Don’t Know Tough

Mysterious Book Report No. 489

by John Dwaine McKenna

Don’t Know Tough, (Soho Crime, $24.95, 336 pages, ISBN 978-1-64129-345-7), by Eli Cranor,  is the apex of Southern Noir.  Placed in Denton, Arkansas, it’s hard-boiled, gut-wrenching, poignant, gritty, emotional, brutal, savage, raw, and stunningly authentic.  It’s a novel  you’ll never forget, and it’s hard to believe that it’s Mr. Cranor’s debut.  He speaks with authority and his characters are heartbreakingly real . . . they’re the type of individuals we’ve all known, heard about, or might even be related to.

Like a lot of small towns, Denton lives and dies on the prospects of its football team, The Pirates.  This year the team is headed to the playoffs—maybe even the state championship—but it all rests on the shoulders of their best player and star running back, Billy Lowe . . . a troubled young man who lives in a squalid, run down and filthy two bedroom trailer next to a chicken processing plant with his little brother, unstable mother and her abusive boyfriend named Travis, who terrorizes, tortures and beats all three of them.  Billy takes his hostility out on the football field.  But then, just before the first playoff game, after being intentionally burned by Travis with a cigarette, Billy crosses a line and hurts another team member during practice.  It’s a brutal attack, inflicted savagely upon an affluent boy whose father is friends with the school principal, who demands that Billy be benched for the next game as punishment for his actions.  If he is, the Pirates don’t stand a chance.  That creates a problem and a morale dilemma for their new head football coach from California.  He’s desperate to go back to the west coast with a state championship in order to satisfy his wife and redeem himself in the eyes of his father-in-law, who’s a respected head coach.  That’s when the boyfriend, Travis’s decomposing body is found just a few days after he was punched in the face and knocked out by young Billy.  Law enforcement is called in . . . and their main suspect is Billy Lowe.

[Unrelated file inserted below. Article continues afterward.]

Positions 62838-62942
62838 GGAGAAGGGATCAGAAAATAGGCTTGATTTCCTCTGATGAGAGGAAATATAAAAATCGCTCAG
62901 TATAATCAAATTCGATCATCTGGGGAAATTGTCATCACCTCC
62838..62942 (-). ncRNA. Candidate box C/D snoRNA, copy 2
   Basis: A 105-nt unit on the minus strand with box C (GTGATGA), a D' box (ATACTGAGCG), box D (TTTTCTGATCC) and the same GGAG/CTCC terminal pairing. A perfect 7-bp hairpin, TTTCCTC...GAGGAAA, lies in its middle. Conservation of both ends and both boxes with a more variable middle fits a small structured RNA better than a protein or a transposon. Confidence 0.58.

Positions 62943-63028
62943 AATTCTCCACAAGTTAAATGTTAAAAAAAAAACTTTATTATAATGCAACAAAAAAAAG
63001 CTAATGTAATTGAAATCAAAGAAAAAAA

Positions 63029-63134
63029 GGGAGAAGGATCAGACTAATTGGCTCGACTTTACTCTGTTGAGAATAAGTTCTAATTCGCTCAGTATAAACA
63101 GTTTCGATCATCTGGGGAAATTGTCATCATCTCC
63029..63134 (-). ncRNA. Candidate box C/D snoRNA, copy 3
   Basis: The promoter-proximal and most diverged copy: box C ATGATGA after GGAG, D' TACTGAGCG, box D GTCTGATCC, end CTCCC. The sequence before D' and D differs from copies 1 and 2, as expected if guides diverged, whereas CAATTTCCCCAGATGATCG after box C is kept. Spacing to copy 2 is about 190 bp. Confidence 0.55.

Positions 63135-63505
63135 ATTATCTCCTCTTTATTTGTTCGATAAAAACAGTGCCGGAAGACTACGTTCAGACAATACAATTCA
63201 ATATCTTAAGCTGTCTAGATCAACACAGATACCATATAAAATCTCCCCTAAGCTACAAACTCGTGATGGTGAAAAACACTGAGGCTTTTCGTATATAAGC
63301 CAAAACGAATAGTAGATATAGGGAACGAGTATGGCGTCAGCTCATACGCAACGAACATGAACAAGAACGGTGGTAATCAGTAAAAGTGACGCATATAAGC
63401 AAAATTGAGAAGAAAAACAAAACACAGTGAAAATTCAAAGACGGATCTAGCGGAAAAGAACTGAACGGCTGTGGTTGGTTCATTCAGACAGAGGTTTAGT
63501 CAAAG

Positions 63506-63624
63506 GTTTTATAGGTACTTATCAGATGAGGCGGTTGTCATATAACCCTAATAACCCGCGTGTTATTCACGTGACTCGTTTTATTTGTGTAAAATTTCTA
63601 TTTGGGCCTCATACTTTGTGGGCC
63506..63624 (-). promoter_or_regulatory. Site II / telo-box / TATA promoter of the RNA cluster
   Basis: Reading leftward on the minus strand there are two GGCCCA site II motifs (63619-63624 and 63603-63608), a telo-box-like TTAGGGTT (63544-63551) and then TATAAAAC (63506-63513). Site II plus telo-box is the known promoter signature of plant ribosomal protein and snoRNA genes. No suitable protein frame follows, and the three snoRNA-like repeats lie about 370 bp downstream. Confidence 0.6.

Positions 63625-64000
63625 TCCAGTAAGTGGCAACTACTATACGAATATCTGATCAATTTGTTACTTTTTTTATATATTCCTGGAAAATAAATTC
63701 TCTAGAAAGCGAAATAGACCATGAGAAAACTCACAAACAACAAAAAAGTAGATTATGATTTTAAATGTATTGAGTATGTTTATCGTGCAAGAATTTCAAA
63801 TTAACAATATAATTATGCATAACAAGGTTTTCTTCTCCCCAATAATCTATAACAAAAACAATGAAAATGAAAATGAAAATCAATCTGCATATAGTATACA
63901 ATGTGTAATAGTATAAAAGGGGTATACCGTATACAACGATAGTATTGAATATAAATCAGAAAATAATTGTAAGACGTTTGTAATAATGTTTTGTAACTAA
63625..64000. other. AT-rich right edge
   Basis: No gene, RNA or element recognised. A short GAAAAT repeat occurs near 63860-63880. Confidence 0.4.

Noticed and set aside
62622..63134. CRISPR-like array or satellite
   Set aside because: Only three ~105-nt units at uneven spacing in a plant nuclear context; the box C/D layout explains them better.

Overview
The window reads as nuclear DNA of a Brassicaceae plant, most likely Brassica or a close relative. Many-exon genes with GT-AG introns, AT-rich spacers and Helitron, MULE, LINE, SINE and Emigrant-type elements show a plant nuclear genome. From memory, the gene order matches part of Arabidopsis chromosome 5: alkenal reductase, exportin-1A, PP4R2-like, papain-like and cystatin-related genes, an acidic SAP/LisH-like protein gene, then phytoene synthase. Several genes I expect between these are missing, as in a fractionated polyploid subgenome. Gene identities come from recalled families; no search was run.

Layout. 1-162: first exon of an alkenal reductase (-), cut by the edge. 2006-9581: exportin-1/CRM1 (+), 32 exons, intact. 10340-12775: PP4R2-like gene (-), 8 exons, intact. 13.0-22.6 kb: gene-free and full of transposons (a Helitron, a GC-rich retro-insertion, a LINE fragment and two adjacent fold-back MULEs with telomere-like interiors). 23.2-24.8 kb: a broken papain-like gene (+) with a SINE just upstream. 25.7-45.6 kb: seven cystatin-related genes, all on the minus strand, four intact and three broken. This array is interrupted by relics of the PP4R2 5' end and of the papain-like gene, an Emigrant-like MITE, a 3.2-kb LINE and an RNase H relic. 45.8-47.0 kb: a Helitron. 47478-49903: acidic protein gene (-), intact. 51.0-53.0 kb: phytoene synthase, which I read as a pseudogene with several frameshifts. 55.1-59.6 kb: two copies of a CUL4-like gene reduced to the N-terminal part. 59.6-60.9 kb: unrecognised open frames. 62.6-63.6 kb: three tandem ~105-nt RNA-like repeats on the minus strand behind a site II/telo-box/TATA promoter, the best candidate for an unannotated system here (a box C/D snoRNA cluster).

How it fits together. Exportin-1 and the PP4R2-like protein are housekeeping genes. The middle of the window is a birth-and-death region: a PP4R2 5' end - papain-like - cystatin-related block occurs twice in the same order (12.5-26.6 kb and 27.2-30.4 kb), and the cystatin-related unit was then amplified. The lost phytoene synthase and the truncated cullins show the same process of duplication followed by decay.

Told in the first person point-of-view by Billy in places, and by various others in the third, this novel will leave you thinking, long after the last page is finished, when you’ll be looking forward to its sequel!!


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